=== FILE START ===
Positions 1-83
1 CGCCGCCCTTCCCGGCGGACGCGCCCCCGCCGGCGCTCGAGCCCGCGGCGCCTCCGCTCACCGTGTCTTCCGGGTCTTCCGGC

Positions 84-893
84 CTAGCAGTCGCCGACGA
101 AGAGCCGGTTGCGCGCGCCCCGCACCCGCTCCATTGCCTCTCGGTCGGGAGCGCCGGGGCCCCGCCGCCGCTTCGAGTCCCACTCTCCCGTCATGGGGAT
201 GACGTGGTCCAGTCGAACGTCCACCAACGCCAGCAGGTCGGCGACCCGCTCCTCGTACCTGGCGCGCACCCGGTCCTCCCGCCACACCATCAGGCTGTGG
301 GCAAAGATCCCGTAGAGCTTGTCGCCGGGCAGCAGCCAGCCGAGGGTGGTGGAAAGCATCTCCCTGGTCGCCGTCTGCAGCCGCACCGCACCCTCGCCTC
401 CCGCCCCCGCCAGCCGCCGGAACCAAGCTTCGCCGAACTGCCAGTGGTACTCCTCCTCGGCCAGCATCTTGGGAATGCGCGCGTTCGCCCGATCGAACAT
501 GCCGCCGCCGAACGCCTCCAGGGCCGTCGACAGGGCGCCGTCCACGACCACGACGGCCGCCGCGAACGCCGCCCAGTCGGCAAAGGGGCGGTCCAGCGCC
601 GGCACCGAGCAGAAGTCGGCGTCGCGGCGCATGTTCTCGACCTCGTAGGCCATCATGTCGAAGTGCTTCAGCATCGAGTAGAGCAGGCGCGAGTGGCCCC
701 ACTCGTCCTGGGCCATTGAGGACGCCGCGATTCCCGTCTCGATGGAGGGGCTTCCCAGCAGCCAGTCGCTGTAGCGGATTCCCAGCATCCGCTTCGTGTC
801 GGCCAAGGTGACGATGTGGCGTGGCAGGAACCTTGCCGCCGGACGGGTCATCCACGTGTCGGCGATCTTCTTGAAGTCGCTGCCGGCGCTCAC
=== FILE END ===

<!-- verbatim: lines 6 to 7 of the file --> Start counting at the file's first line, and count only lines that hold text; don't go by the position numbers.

201 GACGTGGTCCAGTCGAACGTCCACCAACGCCAGCAGGTCGGCGACCCGCTCCTCGTACCTGGCGCGCACCCGGTCCTCCCGCCACACCATCAGGCTGTGG
301 GCAAAGATCCCGTAGAGCTTGTCGCCGGGCAGCAGCCAGCCGAGGGTGGTGGAAAGCATCTCCCTGGTCGCCGTCTGCAGCCGCACCGCACCCTCGCCTC